My grandmother always said that she and my mother, and I, her daughter, survived the severe blockade [note: this was the seige of Leningrad] and hunger only thanks to our cat Vaska. If it were not for this red-headed bully, my daughter and I would have died of hunger like many others.
Every day Vaska went hunting and and my grandmother made stew from what he dragged back.
At the same time, the cat always sat nearby and waited for food, and at night all three of us lay under one blanket and he warmed us.
He felt the bombing much earlier than the air raid was announced, began to spin and meow plaintively, my grandmother managed to collect things, water, mother, cat and run out of the house. When they fled to the shelter, as a family member, they dragged him with them and watched him not to be taken away and eaten.
The hunger was terrible. Vaska was hungry as everyone else and skinny. All winter until spring, my grandmother collected crumbs for the birds, and from spring they went hunting with the cat. Grandmother poured crumbs and sat with Vaska in ambush, his jump was always surprisingly accurate and fast. Vaska was starving with us and he didn’t have enough strength to keep the bird. He grabbed a bird, and grandmother ran out of the bushes and helped him. So from spring to autumn, they also ate birds.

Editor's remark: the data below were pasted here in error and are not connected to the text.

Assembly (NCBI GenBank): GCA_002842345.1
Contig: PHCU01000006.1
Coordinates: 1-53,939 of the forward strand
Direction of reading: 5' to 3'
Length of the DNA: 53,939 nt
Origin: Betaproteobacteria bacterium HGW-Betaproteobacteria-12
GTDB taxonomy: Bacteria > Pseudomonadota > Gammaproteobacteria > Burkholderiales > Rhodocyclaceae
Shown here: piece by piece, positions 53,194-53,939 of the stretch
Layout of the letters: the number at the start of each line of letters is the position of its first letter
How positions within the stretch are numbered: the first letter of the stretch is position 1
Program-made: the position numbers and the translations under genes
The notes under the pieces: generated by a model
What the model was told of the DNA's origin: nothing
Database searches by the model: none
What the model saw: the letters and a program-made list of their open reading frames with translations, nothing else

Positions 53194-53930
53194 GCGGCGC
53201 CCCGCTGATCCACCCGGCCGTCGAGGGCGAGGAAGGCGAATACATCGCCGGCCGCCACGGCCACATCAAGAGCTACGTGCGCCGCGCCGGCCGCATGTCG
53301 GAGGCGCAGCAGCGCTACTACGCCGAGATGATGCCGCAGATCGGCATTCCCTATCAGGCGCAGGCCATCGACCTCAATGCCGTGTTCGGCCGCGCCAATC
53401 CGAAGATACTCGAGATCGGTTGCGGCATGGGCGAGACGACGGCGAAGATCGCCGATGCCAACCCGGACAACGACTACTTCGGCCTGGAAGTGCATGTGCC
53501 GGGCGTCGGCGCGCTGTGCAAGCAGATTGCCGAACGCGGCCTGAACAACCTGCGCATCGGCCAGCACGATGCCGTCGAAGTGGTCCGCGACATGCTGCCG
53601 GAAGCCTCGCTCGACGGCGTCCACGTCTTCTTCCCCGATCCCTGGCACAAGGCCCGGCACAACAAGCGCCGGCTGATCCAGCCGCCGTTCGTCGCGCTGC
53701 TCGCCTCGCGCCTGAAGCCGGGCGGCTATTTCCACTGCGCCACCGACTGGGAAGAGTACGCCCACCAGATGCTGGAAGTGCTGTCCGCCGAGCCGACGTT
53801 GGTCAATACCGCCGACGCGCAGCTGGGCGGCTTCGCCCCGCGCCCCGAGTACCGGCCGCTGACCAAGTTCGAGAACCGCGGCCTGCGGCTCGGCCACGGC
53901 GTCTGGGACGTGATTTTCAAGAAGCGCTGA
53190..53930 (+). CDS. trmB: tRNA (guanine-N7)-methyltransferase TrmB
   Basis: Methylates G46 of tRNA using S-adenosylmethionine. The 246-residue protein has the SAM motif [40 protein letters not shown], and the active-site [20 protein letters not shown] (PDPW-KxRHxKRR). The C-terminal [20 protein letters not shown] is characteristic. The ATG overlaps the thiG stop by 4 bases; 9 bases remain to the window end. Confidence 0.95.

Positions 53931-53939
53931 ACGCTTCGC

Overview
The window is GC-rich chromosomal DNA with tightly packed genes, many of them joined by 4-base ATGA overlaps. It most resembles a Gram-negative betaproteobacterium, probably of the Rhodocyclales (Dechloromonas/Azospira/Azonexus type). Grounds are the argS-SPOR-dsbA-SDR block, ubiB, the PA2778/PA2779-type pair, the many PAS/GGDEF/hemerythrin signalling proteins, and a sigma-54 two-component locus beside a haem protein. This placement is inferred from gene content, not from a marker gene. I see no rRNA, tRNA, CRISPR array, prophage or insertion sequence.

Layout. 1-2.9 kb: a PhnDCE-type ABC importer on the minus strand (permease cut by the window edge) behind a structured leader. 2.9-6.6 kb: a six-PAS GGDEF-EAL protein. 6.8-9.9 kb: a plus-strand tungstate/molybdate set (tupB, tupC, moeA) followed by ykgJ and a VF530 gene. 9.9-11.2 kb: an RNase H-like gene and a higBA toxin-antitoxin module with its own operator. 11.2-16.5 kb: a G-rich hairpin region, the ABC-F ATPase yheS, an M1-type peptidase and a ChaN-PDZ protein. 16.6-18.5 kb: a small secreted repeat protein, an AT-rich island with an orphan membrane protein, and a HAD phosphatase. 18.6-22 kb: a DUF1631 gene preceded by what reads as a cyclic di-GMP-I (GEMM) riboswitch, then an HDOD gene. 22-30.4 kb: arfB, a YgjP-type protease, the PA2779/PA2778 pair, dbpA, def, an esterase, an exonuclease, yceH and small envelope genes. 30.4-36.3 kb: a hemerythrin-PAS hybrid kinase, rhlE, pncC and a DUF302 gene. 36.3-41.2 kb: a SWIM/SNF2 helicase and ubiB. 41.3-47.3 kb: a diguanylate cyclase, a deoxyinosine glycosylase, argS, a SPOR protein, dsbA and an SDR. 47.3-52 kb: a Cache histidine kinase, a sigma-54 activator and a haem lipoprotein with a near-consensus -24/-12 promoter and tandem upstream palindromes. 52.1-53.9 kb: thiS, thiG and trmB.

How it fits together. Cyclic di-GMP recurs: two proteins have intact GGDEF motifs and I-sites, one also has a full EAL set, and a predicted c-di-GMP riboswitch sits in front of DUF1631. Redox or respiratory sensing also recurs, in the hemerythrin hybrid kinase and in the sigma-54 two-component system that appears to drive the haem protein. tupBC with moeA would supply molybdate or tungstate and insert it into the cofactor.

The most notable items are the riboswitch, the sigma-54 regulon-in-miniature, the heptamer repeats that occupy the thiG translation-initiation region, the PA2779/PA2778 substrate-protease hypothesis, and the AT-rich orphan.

When the blockade was lifted and more food appeared, and even after the war, my grandmother always gave the cat the best piece. She stroked him affectionately, saying – you are our breadwinner.
Vaska died in 1949, my grandmother buried him in the cemetery and, so that the grave would not be trampled, put a cross and wrote Vasily Bugrov. Then my mother put my grandmother next to the cat, and then I buried my mother there too. So all three lie behind the same fence, as they once did in the war under one blanket.”